I have my birthday coming up in a few days.  My birthday doesn’t mean as much to me anymore as it did when I was in my youth and early adulthood.  I’ve made my peace with the fact that I’m not going to get younger or stronger as I age.  I accept that things on my body are going to start wearing out.  I’ve even accepted that I may become forgetful and not have as rapid mental recall as I did in my younger years.  But this mental illness has become easier to manage than it was even five years ago.  Even my current problems aren’t overbearing like they were years ago.  Now they are irritable occurences that I just deal with until they pass by.  I really think my mental illness is easier to deal with now in my late 30s than it was when I was in the prime of my health.

I don’t worry about getting older.  I actually welcome it.  I’m not really that nostalgic about the past and I really don’t have that many regrets about my past.  I avoided all the major mistakes and learned from the minor ones.  I’m not tied down as much as many people I know.  I know people from my classes in high school and college who have gone through divorces, stuck in dead end jobs, paying off massive debts, in unhappy marriages, have addiction problems, and generally not having a very good time in their thirties.  My only true problem is I can stand to lose about 100 pounds.  I’ve already lost at least 25 pounds since New Year’s.  All I really did was give up fast food, give up most sugar, give up most bread, and drink only water and coffee.  Even my chronic back pain is gone.  I do occasionally allow myself thin crust pizza, but I go heavy on vegetable toppings when I do.

As cool as my college years were, in spite of the schizophrenia, in some ways my late 30s are even more amazing.  I stay in contact with my college friends via facebook and instagram.  I have all the music I spent a small fortune on in my teens and twenties for free on youtube and spotify.  And I even listen to some of the newer material that comes out too, not just what I grew up with.  When I was a teenager I promised myself that regardless of how my life or career turned out, I would never allow myself to become a bitter old man.  That’s why I don’t complain about the “lousy kids” or pine for the “good old days.”  I do have a few regrets, but the big one (not having much of a relationship with my brother), even that can be reversed once he and I start to put the effort into it.  We may not talk much, but that isn’t because we hate each other.  We just have totally different lives and day to day experiences.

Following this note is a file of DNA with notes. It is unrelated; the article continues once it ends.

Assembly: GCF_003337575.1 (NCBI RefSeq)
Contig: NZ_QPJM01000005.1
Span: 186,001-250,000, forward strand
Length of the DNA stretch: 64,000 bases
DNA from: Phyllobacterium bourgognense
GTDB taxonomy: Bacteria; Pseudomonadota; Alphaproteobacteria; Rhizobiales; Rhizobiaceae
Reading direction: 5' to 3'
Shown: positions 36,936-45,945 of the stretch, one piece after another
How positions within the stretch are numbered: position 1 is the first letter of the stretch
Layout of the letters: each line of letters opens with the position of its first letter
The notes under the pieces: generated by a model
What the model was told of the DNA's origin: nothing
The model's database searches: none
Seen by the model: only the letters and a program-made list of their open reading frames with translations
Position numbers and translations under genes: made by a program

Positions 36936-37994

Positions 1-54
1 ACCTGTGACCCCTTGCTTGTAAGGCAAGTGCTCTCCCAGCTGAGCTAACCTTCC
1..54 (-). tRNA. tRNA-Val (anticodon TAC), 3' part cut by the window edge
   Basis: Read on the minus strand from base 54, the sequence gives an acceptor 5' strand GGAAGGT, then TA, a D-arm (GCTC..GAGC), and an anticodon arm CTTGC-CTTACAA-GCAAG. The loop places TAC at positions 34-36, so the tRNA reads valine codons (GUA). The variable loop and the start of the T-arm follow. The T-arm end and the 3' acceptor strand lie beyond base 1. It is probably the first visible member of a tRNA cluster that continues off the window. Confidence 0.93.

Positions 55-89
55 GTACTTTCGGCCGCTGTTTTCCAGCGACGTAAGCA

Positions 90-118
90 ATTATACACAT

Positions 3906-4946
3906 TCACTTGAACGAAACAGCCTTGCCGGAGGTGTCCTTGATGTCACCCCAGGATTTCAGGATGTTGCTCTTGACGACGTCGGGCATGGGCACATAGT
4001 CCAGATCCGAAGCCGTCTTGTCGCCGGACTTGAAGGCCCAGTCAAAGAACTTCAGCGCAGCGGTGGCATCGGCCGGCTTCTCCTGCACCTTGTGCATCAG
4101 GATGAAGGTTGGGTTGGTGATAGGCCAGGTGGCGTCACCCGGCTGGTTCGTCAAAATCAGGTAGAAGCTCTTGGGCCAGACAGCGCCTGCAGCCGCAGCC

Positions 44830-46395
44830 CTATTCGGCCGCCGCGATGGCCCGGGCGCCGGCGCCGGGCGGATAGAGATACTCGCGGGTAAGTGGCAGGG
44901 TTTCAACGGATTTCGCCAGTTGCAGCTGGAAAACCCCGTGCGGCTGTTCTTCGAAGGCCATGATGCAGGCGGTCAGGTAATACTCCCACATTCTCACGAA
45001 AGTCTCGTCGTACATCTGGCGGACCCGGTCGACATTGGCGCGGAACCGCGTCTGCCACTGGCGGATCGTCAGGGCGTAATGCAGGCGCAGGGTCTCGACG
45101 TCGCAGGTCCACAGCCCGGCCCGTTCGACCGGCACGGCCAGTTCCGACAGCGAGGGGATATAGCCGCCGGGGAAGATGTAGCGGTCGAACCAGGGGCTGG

I may not have dated many women, but I did have some roller coaster ride romances I don’t regret.  I asked out all the women I had crushes on in my life, got turned down by most of them, but I’m not wondering ‘what if’ about the one I let get away.  Just because I asked was a victory in some regards.  I’m glad for the dates I had, even the really lousy ones.  I don’t regret being stood up by women, or being rejected, or watching one woman I liked date one of my close friends.  And I don’t regret being unmarried at this point in my life.  I definately don’t regret not paying alimony or child support.  If, at some point down the road, I do meet my forever instead of my usual until whenever types, I’ll consider it an added bonus.  But I am not worried about being an old man and alone. By the time I get to be an old man, I may have a robotic assistant that does everything that a professional care giver would anyway.  I’ve lived 38 years at this point and experienced some cool things.  I can’t wait to see what the future holds.